Even Steven

I try to hop at every opportunity to save someone in pain.  Unfortunately, it’s mainly for selfish reasons because I know I will need help in the future.

jeff praised me for his brilliant mistake on the track, when he needed a ride. He tenderized his feet trying to run too many miles at his first barefoot running attempt.  It just made sense to help him.  (1) I knew if I were him that I would want a ride, and (2) I do stoopid things all the time.

And so soon, I needed to cash in my credit. Rod saved me with ibuprofen, so now I’m back to Even Steven.

I’ve now had two bad allergic reactions from a sunburn, at ages 14 and 28:

I’m predicting that the next time I will have a bad sunburn will be at either age 42 or 56.

I can only explain this two to four hour allergic reaction as an insane itch.  It’s not that the itch demands a deep pressure or fast speed. It’s that the itch is only suppressed when it has a CONSTANT application of cold water, gentle massaging, and the aid of drugs.

The first time I had this experience was worse than this second time.

First Time, Age 14

After doing one of my favorite jobs in the world, mowing lawns, and other yardwork all afternoon on the first warm spring day in May, without a shirt, I awoke in the middle of the night.  What first started with a slight itch soon transformed into a I’M GONNA DIE / WAKE EVERYONE IN THE HOUSE UP type of event.

My dad soon had me in an ice bath and was rubbing my back, which apparently turned purple.  I know it was a relatively long time to scratch someone’s back, maybe 4 hours.  One detail I remember vividly is sitting in cold water in my blue plaid Calvin Klein boxers.  I was 14, and my dad’s girlfriend (now wife) was making sure both me and my dad were doing ok.  With her visits to the bathroom, those boxers I earlier threw off suddenly flew back on with her checking in.  Anyway, with my dad’s help, I avoided insanity for that intense experience.

Second Time, Age 28

This time, in my infinite wisdom of being 28, and a few days following an afternoon of day-dreaming on the beach, I set my grocery bags down and felt an itch.  I didn’t think much of it.  Like the night before, a quick cold shower should cease the itch.  Nope.  Without some kind of ibuprofen or antihistamine, I was scared the itching would never cease.

So while itching and massaging myself in the shower I did what anyone in that position would do: I yelled out the window!

Then, being the rational guy I am, I kept yelling if anyone could hear me and if they did could they bring me some ibuprofen.  No avail.  On to my next option for help, I clad myself with a towel and made the 60 second dash, without my precious cold water, to get my cell phone.  (20/20 hindsight, the towel was useless: if no one could hear me, then no one could see me and/or pull an “I’m so offended” move on me.) After a few phone calls (ranked in order of location convenience), I found a life-line!  It was very mentally alleviating to know that Rod could not only hear me, but help me.

Not to worry though, I kept yelling for help while itching myself in the shower.  To ensure (whatever) person coming to help was not mentally bothered, I put on my Old Navy red and yellow plaid boxers while in the shower.  Rod gave me ibuprofen; then, I told him that I envied his high level of melanin.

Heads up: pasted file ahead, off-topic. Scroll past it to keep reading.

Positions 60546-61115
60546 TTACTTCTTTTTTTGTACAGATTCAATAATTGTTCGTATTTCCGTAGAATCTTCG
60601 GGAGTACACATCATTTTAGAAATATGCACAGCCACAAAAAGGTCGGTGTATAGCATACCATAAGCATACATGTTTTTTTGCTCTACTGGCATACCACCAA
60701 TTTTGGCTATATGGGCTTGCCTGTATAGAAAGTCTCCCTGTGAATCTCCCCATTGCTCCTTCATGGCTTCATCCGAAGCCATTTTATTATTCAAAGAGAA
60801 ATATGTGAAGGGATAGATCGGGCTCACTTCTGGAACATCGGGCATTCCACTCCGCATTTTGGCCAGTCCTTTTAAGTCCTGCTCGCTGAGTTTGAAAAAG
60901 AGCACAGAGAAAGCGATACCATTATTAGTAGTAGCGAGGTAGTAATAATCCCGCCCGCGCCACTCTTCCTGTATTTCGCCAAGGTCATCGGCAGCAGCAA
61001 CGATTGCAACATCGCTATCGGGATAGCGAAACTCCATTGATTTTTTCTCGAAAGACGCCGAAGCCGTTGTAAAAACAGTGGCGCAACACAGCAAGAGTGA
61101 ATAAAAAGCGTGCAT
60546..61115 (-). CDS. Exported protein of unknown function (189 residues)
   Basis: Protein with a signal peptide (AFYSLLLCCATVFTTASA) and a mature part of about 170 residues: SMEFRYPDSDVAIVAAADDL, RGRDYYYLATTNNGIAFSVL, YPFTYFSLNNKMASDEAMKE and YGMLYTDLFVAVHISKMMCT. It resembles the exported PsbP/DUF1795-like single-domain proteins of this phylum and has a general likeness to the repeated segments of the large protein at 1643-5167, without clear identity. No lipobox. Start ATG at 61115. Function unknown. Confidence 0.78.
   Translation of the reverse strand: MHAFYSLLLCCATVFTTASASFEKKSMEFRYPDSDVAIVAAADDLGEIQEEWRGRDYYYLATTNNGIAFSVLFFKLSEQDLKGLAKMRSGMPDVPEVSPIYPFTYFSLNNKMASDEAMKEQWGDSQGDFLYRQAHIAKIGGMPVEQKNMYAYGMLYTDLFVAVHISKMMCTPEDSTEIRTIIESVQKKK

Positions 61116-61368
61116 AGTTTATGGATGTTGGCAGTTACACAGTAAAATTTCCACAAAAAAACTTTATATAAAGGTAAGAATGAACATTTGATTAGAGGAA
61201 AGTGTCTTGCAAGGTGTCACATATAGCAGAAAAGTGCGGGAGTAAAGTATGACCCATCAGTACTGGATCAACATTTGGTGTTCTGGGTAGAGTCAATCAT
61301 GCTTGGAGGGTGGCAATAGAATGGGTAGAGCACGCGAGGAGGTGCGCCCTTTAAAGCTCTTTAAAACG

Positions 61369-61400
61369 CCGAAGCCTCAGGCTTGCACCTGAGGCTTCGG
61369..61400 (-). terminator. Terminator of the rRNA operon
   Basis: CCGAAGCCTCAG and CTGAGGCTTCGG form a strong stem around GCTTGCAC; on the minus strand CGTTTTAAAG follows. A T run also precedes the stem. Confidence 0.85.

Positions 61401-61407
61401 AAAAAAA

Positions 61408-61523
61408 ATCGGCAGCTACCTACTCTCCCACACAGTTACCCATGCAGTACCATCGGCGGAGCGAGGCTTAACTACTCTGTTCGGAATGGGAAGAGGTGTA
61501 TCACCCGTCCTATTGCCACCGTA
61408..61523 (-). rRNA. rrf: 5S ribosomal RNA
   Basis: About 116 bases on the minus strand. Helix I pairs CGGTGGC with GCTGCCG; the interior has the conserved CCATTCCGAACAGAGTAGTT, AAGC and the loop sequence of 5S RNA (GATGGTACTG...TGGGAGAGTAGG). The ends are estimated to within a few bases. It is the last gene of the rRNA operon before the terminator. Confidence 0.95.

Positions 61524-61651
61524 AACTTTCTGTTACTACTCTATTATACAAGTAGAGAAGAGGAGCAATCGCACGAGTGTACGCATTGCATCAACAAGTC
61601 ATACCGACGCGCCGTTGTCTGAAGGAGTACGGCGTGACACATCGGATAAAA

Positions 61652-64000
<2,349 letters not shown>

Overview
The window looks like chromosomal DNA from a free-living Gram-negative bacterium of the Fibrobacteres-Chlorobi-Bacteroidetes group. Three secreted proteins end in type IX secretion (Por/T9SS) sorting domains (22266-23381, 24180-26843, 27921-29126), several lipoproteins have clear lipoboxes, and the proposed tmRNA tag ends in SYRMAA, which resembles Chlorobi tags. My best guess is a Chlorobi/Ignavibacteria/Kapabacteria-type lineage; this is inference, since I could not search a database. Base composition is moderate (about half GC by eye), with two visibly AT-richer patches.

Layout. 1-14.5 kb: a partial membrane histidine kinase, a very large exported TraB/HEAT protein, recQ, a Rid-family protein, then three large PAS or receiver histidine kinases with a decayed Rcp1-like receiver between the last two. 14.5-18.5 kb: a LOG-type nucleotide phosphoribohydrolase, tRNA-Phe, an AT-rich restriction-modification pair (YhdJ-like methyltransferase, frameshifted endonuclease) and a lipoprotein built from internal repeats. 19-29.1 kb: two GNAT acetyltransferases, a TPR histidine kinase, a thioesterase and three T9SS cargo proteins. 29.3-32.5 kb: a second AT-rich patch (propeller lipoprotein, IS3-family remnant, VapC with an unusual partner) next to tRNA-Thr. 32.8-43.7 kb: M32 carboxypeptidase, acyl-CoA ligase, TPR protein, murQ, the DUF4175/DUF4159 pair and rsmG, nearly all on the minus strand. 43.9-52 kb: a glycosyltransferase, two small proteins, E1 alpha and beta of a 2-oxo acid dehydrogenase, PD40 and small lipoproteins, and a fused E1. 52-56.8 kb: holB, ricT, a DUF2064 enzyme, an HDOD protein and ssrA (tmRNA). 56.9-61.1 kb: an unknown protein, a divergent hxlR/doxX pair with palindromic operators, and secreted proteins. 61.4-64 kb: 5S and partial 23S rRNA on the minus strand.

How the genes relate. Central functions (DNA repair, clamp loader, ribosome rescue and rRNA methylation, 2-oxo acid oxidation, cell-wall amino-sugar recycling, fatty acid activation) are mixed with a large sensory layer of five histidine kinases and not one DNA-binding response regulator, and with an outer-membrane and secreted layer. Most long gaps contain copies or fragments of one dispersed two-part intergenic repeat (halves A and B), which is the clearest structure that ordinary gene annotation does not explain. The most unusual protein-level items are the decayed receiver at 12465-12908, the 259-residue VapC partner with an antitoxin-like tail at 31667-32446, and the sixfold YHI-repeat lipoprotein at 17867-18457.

The itching finally stopped.  And, in about 2 hours of a constant stream of cold water, all my water conservation — via lack of bathing and quick showers — also came to an Even Steven.  But hey, you can’t win ’em all.

After cooling my core for 2 hours in that shower, I did what any other shivering idiot would do with a nearby sleeping bag suitable for conditions above 15,000 feet of elevation: I wrapped myself in a 0°F sleeping bag in the biggest heat wave of the summer.  Meanwhile, my first life-line of the evening, dre, sat next to me dripping in sweat while serving me some comfort foods: orange soda and pizza.

I think these are the key take-aways:

  • My parents no longer buy my underwear.  I wear the cheap stuff now.
  • The above graph is a bad extrapolation: I’m plotting a casuality, not a causality.
  • In two independent experiences while in that sleeping bag, I’ve not only felt cold and terrible, but I’ve also accidentally and negatively impacted water sources.
  • Please put me on speed dial for when you are in an emergency. I promise I will pay-it-backwards.
  • Wear sunscreen.

2 Responses so far »

  1. 1

    Erin said,

    Yay for being super white! 🙂 I am perma-red myself. Though I have, to date, only had one incidence of crazy burn reaction, at the age of 24. The lack of 2 points makes it hard to predict future horrific reactions.

    P.S. My mom still buys my underwear.

  2. 2

    aquadump said,

    nice! my argyle sock collection is still solely supplied by my ‘rents, nbd

Comment RSS · TrackBack URI

Leave a Reply

Fill in your details below or click an icon to log in:

WordPress.com Logo

You are commenting using your WordPress.com account. Log Out / Change )

Twitter picture

You are commenting using your Twitter account. Log Out / Change )

Facebook photo

You are commenting using your Facebook account. Log Out / Change )

Google+ photo

You are commenting using your Google+ account. Log Out / Change )

Connecting to %s

%d bloggers like this: